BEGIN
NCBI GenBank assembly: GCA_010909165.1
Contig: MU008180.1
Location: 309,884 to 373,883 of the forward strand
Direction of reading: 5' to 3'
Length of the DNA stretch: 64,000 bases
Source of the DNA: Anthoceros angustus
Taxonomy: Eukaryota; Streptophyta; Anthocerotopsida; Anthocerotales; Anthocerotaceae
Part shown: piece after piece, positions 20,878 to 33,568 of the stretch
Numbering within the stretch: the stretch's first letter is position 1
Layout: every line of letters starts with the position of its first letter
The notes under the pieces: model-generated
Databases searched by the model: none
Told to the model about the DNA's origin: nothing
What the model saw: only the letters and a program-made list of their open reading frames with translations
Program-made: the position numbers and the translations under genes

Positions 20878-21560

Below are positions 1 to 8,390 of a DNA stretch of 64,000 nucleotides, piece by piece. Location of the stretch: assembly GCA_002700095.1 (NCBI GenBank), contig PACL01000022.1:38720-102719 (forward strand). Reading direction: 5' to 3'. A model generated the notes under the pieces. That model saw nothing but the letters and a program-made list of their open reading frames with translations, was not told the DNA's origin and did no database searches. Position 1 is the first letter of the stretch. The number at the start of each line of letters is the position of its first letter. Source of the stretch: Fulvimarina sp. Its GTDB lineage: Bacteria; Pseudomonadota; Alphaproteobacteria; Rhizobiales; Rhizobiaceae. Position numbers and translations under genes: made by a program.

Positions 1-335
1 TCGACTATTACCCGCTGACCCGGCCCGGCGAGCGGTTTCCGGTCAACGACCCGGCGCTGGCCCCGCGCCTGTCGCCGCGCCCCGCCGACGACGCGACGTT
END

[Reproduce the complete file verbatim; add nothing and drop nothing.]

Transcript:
NCBI GenBank assembly: GCA_010909165.1
Contig: MU008180.1
Location: 309,884 to 373,883 of the forward strand
Direction of reading: 5' to 3'
Length of the DNA stretch: 64,000 bases
Source of the DNA: Anthoceros angustus
Taxonomy: Eukaryota; Streptophyta; Anthocerotopsida; Anthocerotales; Anthocerotaceae
Part shown: piece after piece, positions 20,878 to 33,568 of the stretch
Numbering within the stretch: the stretch's first letter is position 1
Layout: every line of letters starts with the position of its first letter
The notes under the pieces: model-generated
Databases searched by the model: none
Told to the model about the DNA's origin: nothing
What the model saw: only the letters and a program-made list of their open reading frames with translations
Program-made: the position numbers and the translations under genes

Positions 20878-21560

Below are positions 1 to 8,390 of a DNA stretch of 64,000 nucleotides, piece by piece. Location of the stretch: assembly GCA_002700095.1 (NCBI GenBank), contig PACL01000022.1:38720-102719 (forward strand). Reading direction: 5' to 3'. A model generated the notes under the pieces. That model saw nothing but the letters and a program-made list of their open reading frames with translations, was not told the DNA's origin and did no database searches. Position 1 is the first letter of the stretch. The number at the start of each line of letters is the position of its first letter. Source of the stretch: Fulvimarina sp. Its GTDB lineage: Bacteria; Pseudomonadota; Alphaproteobacteria; Rhizobiales; Rhizobiaceae. Position numbers and translations under genes: made by a program.

Positions 1-335
1 TCGACTATTACCCGCTGACCCGGCCCGGCGAGCGGTTTCCGGTCAACGACCCGGCGCTGGCCCCGCGCCTGTCGCCGCGCCCCGCCGACGACGCGACGTT